Why does my water taste sweet? 4 MOST COMMON REASONS


sweet water

Water tastes the best when you’re really thirsty. Like after a good workout or if you’ve been outside in the summer heat and had no water handy. Water then taste so good that it’s even possible to say it’s… Sweet?  Or there’s actually something in your tap water that makes it taste sweeter than it used to be?

To be more precise, it’s not some added sweetener that we’re talking about. Water can have different tastes. Sweetness can be felt as a subtle aftertaste of a mouthfeel. Just a hint. Some people can experience taste differently than others. Few common reasons why that happens are:

• Water naturally containing minerals: calcium or iron, which can affect a sweet taste when abundant. This will be especially felt by people with more sensitive taste perception.

• Plumbing in your house can affect the way your water tastes.

• Your own body can be causing that taste. This could be related to something you’ve smelled or tasted not long ago. Also, mild dehydration can cause this mind trick.

• Sweet saliva can be a sign of developing more serious health conditions.

Detailed explanations of the causes

A certain pH balance

What is in your water makes it taste one way or another. The simplest and purest water form comes from distilled water. Distilled water taste can be taken as a baseline.

Minerals that are otherwise present in the water will create a certain pH. United States Environmental Protection Agency (EPA) recommends a pH range of 6.5-8.5 for drinking.

Generally, higher range pH, that of 8 and above could feel sweeter. Some people prefer that taste as it works great for tea and coffee brewing.

Different mineral composition

This is related to the pH balance differences but most commonly appears when tasting bottled water. Every brand is doing something different and using different water. That’s why bottled water can taste sweet. Apart from the times when a sweeter is added, of course.

Springwater can have a pleasant aftertaste for some people. While RO purified and remineralized water will be preferred by others.

Plumbing in the house

A similar reason why tap water can taste sweet or metallic even has to do with pipes. Pipes are made of metal and over time some metal particles dissolve into water affecting its taste. When the water leaves the municipal treatment center in travels and gets further separated into smaller and smaller pipes until it reaches your house plumbing system and finally runs through the tap. Usually, there will be a number of different pipes, installed at different times. Also, water spends some time just staying in the pipes, for example at night. This is the time when the specific taste can be acquired.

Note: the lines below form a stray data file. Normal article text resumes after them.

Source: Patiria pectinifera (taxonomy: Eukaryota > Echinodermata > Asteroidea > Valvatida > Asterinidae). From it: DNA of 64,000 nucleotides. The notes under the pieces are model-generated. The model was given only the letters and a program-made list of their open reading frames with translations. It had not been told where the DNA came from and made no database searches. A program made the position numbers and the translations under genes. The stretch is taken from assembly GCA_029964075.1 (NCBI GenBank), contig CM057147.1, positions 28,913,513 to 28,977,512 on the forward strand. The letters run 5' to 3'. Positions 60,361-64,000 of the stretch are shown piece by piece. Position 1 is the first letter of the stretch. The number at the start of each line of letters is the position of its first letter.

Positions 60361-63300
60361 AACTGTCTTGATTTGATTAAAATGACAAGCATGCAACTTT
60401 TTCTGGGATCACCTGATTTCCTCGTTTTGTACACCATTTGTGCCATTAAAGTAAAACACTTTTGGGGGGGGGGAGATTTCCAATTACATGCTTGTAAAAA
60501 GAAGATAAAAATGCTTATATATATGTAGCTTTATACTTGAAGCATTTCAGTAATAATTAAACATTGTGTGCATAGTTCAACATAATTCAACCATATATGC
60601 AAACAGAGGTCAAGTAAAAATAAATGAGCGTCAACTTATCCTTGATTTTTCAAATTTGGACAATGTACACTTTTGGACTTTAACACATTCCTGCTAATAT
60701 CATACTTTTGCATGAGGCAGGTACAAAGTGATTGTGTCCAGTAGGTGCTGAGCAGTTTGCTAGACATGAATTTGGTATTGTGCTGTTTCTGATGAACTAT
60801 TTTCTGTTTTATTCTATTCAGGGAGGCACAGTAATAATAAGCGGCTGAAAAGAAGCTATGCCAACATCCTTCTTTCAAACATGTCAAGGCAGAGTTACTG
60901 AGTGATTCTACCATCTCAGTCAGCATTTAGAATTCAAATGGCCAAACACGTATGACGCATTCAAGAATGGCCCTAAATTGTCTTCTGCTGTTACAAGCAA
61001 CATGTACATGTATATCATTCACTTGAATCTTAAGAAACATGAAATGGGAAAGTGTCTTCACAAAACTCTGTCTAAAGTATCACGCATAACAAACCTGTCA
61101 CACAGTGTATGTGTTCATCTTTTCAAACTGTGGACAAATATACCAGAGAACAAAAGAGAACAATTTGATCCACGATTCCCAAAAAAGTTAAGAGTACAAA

Dehydration?

Why does water taste sweet when you’re dehydrated? This is based more on anecdotal evidence that actual facts. But the short answer is this – water tastes so much better when you’re thirsty. Although it’s not common for every mouth. And the already mentioned pH balance can amplify this effect even more. That’s why pure and freshwater tastes even better than simple tap water.

Lifestyle changes and bodily signs

Have you recently done some lifestyle changes? Maybe you’re on a Ketogenic diet, doing detox, fasting, or anything else that you were not doing before? Taking new medicine? Your body is a wonderful adaptation machine, but if you change the inputs like food and water, then it’s only natural that there will be different effects.

However, there is a difference between water tasting sweet and a sweet taste in the mouth without drinking anything.

What should you do about the sweet taste?

As we know now, there are at least few reasons why water can taste sweet.

The different mineral composition and pH balance will answer the question of why, for example, tap water, bottled water, and purified waters will taste differently. Your choices here are to pick the one you prefer. Generally, RO water is slightly lower on a pH scale, thus can taste less sweet.

If the issue arises from your house plumbing the answer can be twofold.

First – flushing some water might help. Just let some tap water down the drain and taste again.

Secondly – consider your own personal Reverse Osmosis system. A relatively inexpensive and simple countertop unit can solve all that. Because it’s hard to know what other contaminants might be inside tap water.

If it’s your new lifestyle choices, then there should be no big concerns. Just observe if the effects continue or disappear. Do some more research or consult a specialist.

Keep in mind the difference between the two. Is it the taste of water in your mouth that is different or is it your own saliva that tastes different.

If it’s the second cause and it’s infrequent – you should be fine. This is not a website to give advice on personal health subjects, though. But if you notice that some strange things keep happening frequently, you might want to see a doctor for a proper evaluation.

As with many things, the taste can be acquired. While it’s easy to do nothing and simply get used to the default water taste in your tap. If the quality of water you’re getting is decent, that’s all fine.

Otherwise, the taste, smell and overall quality of tap water can be greatly enhanced by a reverse osmosis system.

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